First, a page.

Mission drift is the term given when a nonprofit (or other type of entity) either finds that it has moved away from the organization’s mission; or the organization consciously moves into a new direction from its mission statement.

Christians can also suffer from a form of mission drift called doctrinal drift.  The Apostle Paul wrote about doctrinal drift in his letter to the Hebrews, “Therefore we must give the more earnest heed to the things that we have heard, left we drift away” Hebrews 2:1.

In a Christian’s life such drift usually happens quite slowly.  I know, because I suffered from doctrinal drift.  In my case, my logical personality allowed the opinion of too many intellectual writers influence my relationship with God.  No, I didn’t start out with the intention of changing.  Instead it happened slowly, bit by bit, as the appeal of a good intellectual argument chipped away at my foundation.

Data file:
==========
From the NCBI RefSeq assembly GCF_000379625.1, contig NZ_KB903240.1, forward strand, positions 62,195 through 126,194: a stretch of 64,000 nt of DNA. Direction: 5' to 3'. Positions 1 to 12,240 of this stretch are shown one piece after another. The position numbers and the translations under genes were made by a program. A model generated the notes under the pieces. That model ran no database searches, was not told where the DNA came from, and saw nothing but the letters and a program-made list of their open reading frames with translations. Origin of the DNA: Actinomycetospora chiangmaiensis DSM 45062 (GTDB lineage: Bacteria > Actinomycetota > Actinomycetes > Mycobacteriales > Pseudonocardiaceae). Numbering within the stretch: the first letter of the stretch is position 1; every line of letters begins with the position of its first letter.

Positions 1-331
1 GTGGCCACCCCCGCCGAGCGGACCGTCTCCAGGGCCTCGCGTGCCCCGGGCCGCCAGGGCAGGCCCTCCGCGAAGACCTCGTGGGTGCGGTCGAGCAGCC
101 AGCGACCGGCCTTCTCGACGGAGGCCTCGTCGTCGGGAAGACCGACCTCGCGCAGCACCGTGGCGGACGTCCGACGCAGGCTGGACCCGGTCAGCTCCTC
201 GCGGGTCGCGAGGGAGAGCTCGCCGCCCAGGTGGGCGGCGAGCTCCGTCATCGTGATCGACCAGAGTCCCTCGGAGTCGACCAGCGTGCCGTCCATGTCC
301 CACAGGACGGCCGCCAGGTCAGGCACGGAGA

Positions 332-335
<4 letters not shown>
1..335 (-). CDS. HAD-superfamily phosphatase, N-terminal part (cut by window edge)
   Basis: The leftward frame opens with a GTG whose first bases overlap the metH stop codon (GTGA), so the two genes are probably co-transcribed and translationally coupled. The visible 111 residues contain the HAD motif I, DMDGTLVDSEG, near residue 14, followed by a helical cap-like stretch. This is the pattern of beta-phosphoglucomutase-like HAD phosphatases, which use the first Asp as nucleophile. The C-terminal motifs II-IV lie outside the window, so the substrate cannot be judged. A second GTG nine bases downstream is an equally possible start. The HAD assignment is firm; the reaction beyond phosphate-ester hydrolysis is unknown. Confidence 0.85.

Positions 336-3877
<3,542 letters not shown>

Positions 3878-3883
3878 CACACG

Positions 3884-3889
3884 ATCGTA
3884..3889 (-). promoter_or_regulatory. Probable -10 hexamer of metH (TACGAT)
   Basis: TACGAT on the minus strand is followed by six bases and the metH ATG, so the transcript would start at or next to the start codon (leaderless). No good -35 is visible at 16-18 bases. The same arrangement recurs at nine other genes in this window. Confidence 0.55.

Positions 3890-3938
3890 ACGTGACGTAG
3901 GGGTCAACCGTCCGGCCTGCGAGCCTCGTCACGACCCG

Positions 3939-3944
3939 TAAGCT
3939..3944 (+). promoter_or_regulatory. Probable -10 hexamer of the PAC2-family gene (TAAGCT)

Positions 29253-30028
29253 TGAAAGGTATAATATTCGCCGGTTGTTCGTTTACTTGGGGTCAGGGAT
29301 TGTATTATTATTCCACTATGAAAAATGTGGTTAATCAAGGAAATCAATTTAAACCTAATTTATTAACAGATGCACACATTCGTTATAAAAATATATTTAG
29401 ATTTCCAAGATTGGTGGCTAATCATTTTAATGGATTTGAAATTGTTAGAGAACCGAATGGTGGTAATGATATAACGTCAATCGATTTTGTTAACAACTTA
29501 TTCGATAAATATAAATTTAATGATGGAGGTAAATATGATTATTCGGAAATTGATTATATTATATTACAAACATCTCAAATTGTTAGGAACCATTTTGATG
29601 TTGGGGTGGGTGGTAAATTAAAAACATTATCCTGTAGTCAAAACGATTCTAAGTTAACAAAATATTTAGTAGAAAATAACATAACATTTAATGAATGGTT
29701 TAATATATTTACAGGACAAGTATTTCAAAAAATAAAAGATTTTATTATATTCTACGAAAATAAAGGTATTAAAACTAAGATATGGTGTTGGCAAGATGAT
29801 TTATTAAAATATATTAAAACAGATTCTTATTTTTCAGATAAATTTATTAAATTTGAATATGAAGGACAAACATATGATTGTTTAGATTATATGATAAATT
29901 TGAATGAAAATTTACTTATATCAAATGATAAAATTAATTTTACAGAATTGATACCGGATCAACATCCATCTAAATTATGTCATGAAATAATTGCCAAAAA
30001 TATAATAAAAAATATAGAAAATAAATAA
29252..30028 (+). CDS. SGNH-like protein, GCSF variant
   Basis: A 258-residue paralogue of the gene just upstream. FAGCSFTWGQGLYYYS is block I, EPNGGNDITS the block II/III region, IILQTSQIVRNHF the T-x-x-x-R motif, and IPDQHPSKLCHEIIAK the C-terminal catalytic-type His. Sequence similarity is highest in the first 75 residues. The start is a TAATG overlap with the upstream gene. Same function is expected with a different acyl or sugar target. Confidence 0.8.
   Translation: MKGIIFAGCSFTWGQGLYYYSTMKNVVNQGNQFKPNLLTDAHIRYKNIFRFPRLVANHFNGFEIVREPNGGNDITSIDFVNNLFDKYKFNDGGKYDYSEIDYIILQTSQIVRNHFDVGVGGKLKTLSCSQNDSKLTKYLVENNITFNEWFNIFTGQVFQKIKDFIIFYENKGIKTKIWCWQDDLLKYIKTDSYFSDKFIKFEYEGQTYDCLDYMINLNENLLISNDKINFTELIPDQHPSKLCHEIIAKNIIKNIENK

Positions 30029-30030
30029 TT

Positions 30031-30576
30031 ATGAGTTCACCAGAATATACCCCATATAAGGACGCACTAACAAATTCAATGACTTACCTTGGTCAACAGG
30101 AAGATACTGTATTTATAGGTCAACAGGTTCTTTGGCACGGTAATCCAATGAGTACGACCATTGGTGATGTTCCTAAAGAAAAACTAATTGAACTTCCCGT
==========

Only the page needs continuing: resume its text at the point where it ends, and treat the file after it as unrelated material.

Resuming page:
Paul’s told the Hebrews not to give “earnest heed” to doctrine. He knew that such a slow drift would eventually show up as apathy, disinterest in worship, value changes, priority changes, loss of love and lukewarm affections.

How is a Christian supposed to prevent doctoral drift in our lives?  There are many ways, but some include fellowship with fellow Christians, prayer, worship, bible study, avoiding ‘Religiosity’ and paying ‘earnest heed’ to matters of the faith.

“Send the roots of your faith deeply into Christ to avoid drifting from Him,” Dr. David Jeremiah.